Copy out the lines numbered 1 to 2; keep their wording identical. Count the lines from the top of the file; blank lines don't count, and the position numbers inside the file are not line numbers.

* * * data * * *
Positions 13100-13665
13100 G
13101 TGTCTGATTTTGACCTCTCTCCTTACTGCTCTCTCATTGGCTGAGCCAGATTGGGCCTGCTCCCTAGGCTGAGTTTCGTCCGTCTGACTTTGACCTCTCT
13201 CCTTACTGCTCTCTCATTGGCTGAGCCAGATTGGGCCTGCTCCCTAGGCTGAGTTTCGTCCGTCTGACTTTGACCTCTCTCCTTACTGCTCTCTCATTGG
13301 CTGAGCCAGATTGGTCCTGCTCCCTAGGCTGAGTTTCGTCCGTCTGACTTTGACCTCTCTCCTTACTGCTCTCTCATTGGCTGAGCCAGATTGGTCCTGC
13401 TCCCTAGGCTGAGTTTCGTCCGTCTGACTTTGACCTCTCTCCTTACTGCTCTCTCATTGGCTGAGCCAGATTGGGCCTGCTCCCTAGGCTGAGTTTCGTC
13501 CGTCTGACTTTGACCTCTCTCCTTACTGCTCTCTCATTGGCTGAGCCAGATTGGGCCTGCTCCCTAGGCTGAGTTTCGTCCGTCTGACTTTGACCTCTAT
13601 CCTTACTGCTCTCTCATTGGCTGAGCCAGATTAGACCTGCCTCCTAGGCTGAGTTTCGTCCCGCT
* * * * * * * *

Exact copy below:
Positions 13100-13665
13100 G